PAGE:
Apparently “political correctness is out of control!” is a theme in the UK as much as the US, judging by a recent article in the right-wing Spectactor magazine, “Writers Blocked: Even Fantasy Fiction is Now Offensive” (I’m not giving them clicks, but you can find it easy enough). The gist of it is that cries for diversity and worries about cultural appropriation have become a witch hunt, ruining the lives of authors for violating all these crazy new standards. For example the Twitter storm over Amelia Wen Zhao’s Blood Heir for racism and plagiarism (which Slate argues are dubious charges) and Laurie Forest’s The Black Witch (not named, but that seems to be the novel they’re describing) for racism and homophobia. Foz Meadows points out the “repentant racist” aspect of that book, does raise problems: “the big emotional reveal is seemingly predicated on the reader either learning from, being surprised by or sympathising with Elloren’s transformation, which means caring enough about her – caring more about her than those she victimises – to feel invested in the first place. And if you, as a reader, are one of those she victimises, then that’s unlikely to be a fun experience.”
The Spectator cites Lionel Shriver, who made a speech in 2016 defending herself against criticism that her books lacked diversity, and arguing that cultural appropriation criticism just translates into “don’t write anything outside personal experience.” As Meadows points out in another blog post, Shriver’s arguments don’t hold up: “By her own admission, whiteness is an identity, just as straightness is an identity, distinct from their respective alternatives and made meaningful by the difference. But this is an uncomfortable thing for Shriver to admit in those terms, because it means acknowledging that identity is neither the intrusive hallmark of political correctness nor an exotic coat to be borrowed, but a basic fact of human life that applies equally to everyone. What Shriver views as a neutral default is merely a combination of identities so common that we’ve stopped pretending they matter.
It’s quite possible that Zhao’s book was unfairly maligned (I look forward to reading it for myself to decide, now that it’s headed for publication again). And I’ve seen blog posts and Twitter comments that find white people writing PoCs to be objectionable, or casting an actor whose ethnicity doesn’t match the character exactly offensive (CW’s upcoming Batwoman has caught flak because Kate Kane is Jewish and the actor isn’t). But that’s not a sign debates over diversity and appropriation have gone too far, it’s a sign that there are a lot of opinions on these topics and some of them are wrong. Even if Zhao’s book was condemned unfairly, though, it doesn’t follow that these issues should be off the table or that we can’t criticize books for all-white casts or reducing women to sex objects for the male lead. Just like any branch of criticism, individual criticisms may be wrong without invalidating the whole branch.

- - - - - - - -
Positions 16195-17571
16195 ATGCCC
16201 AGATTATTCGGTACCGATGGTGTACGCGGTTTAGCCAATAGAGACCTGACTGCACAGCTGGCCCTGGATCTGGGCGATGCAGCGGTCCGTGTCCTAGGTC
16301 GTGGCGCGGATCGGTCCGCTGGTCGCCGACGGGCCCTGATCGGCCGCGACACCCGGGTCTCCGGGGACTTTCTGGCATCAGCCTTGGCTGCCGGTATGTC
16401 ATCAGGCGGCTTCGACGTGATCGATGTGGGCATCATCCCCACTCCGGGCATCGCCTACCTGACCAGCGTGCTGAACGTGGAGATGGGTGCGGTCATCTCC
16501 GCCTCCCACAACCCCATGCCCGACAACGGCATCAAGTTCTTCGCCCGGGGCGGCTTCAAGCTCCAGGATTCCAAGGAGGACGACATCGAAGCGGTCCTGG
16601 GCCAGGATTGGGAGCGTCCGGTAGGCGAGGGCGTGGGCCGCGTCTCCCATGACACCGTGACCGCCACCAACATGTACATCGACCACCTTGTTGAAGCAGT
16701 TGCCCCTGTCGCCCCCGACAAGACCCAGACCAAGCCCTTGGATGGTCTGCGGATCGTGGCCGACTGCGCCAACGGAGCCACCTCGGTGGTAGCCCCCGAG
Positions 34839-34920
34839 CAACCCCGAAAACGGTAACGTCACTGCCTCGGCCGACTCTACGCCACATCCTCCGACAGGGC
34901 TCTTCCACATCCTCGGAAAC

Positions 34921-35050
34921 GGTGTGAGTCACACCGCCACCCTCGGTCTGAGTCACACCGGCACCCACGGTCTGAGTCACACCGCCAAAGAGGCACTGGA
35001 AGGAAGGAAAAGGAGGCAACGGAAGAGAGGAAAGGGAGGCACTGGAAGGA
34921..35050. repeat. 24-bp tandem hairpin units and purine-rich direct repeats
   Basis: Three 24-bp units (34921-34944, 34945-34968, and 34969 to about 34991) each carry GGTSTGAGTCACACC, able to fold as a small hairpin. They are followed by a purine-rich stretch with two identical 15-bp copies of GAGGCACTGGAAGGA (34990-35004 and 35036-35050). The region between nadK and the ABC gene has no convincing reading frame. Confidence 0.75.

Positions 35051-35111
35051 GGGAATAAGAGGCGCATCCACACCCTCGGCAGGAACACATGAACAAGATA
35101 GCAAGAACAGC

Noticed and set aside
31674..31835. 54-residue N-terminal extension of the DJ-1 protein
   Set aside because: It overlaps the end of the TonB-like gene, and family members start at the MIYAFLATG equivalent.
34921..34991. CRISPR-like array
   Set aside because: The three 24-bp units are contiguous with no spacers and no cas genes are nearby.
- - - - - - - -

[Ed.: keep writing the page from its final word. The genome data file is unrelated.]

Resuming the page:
And then there’s the title’s “Even Fantasy Is Now Offensive,” which implies a)that this is a new thing, and b)it’s ridiculous because it’s fantasy. I’m not sure why fantasy should be exempt from the ability to offend, and the author doesn’t say, but it isn’t. The author rolls her eyes metaphorically at Philip Pullman saying C.S. Lewis is racist, but Pullman’s hardly the first to criticize Lewis’ handling of the Arabic-ish Calormenes. Fantasy can offend just as easily as any other branch of fiction, whether it’s Merlin’s Godson‘s portrayal of Native Americans, the rape humor of “Coming of Age in Zamora” or the sexism in countless other stories.
Yossman might be clueless, but as someone who writes about pop culture (I Googled her. It’s something she does) she shouldn’t be. Perhaps she figures all that criticism is invalid, or perhaps she knows what sort of article the Spectator is more likely to want.
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